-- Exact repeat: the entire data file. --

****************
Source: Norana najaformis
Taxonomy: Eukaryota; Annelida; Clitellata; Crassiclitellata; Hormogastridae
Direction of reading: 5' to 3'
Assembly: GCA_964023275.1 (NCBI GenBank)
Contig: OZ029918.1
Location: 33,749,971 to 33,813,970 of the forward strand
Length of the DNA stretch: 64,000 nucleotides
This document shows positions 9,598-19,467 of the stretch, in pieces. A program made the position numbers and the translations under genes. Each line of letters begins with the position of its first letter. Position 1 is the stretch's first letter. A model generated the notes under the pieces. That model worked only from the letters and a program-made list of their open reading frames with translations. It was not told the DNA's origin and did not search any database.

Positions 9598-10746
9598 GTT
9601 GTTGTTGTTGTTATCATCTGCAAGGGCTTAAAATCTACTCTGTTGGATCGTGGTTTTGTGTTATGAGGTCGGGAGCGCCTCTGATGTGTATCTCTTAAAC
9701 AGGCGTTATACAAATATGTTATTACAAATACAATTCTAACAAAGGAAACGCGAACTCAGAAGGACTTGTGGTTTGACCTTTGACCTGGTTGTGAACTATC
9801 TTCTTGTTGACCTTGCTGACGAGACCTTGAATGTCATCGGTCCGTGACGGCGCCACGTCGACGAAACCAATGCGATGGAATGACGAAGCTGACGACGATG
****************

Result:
Source: Norana najaformis
Taxonomy: Eukaryota; Annelida; Clitellata; Crassiclitellata; Hormogastridae
Direction of reading: 5' to 3'
Assembly: GCA_964023275.1 (NCBI GenBank)
Contig: OZ029918.1
Location: 33,749,971 to 33,813,970 of the forward strand
Length of the DNA stretch: 64,000 nucleotides
This document shows positions 9,598-19,467 of the stretch, in pieces. A program made the position numbers and the translations under genes. Each line of letters begins with the position of its first letter. Position 1 is the stretch's first letter. A model generated the notes under the pieces. That model worked only from the letters and a program-made list of their open reading frames with translations. It was not told the DNA's origin and did not search any database.

Positions 9598-10746
9598 GTT
9601 GTTGTTGTTGTTATCATCTGCAAGGGCTTAAAATCTACTCTGTTGGATCGTGGTTTTGTGTTATGAGGTCGGGAGCGCCTCTGATGTGTATCTCTTAAAC
9701 AGGCGTTATACAAATATGTTATTACAAATACAATTCTAACAAAGGAAACGCGAACTCAGAAGGACTTGTGGTTTGACCTTTGACCTGGTTGTGAACTATC
9801 TTCTTGTTGACCTTGCTGACGAGACCTTGAATGTCATCGGTCCGTGACGGCGCCACGTCGACGAAACCAATGCGATGGAATGACGAAGCTGACGACGATG